Did you know that the United States authorized its first copyright law in 1790? The 1st United States Congress wanted a way to promote learning and creativity by protecting people’s creative work. Copyright law protects the creators of books and other writing; art and sculpture; music; architecture; and visual works such as movies, television, stage, and theater shows. For a set amount of time, copyright law gives the creator the sole right to publish, reprint, and sell their work; other people cannot duplicate, distribute, or sell the creator’s work without permission. After that time passes, the creative work belongs to the ‘public domain’ and can be used freely.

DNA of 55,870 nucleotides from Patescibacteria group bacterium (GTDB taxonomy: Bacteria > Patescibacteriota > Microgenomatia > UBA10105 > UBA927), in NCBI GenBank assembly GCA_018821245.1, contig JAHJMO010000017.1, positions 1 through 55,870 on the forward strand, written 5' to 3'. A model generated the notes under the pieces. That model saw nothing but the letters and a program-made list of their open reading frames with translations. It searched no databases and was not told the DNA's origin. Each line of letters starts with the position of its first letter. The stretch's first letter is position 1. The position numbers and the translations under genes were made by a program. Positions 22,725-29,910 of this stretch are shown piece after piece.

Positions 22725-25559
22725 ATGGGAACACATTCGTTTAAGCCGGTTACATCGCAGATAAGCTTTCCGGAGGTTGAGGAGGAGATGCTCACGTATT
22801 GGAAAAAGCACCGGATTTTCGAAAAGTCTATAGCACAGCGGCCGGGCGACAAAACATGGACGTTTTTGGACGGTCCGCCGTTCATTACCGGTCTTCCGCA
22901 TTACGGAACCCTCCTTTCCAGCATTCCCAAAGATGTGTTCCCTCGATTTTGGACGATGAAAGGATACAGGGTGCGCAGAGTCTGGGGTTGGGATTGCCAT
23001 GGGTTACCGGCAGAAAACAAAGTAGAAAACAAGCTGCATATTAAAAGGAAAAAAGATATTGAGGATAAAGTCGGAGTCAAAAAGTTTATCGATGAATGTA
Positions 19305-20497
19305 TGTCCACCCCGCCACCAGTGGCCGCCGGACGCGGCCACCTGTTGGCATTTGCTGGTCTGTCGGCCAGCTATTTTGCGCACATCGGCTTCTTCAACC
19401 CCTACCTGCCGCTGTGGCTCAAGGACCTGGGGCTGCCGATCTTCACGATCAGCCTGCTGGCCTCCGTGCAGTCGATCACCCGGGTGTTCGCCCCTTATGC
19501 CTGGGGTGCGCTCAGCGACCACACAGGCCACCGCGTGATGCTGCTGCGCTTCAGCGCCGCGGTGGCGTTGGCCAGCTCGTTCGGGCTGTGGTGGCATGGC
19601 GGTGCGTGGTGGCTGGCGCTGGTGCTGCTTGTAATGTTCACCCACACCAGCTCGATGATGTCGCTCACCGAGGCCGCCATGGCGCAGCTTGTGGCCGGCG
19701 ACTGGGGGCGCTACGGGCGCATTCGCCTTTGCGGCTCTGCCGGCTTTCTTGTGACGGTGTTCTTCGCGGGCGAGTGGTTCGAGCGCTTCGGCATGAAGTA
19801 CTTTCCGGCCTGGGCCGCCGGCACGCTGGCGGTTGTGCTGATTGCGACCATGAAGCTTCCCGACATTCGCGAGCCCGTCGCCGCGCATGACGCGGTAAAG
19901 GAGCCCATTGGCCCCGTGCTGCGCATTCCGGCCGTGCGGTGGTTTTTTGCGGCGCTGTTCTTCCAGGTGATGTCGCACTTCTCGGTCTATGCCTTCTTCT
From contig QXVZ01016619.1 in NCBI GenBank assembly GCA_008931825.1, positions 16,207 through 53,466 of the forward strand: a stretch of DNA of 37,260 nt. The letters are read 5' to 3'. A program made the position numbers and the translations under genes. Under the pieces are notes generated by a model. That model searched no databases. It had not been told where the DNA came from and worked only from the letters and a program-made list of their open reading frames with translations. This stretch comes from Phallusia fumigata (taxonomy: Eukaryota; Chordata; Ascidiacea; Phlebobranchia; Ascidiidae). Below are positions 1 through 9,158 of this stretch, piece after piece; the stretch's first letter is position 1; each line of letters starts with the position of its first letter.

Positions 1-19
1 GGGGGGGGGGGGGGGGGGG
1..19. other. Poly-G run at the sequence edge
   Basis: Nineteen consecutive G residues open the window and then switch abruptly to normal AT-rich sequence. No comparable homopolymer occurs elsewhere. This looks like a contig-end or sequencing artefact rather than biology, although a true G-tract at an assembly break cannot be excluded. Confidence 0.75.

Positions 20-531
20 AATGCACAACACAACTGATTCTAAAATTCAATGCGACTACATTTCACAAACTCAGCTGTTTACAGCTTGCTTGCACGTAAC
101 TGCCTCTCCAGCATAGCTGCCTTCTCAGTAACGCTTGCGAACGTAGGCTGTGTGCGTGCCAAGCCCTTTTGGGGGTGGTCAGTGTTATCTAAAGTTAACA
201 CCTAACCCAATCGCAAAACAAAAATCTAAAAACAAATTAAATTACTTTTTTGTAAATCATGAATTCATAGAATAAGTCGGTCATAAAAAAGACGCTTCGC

We hope that you create something wonderful today! Remember to think kind thoughts, use kind words, and do kind things. We Love You.
The Copyright Act of 1790 granted creators 14 years for their copyright with the right to renew for another 14-year term. The duration of copyright has since been modified many times.
The goal of the Copyright Act of 1790 was to “promote the Progress of Science and useful Arts”.
The basic rights protected by copyright law are: reproduction of the work, distribution or transmission of the work, public display or performance of the work, and preparing derivative or following works based on the copywritten material.
Copyright law protects expressions of ideas, but not ideas by themselves. For example, an author can copyright a story about time travel, but they cannot copyright the idea of time travel.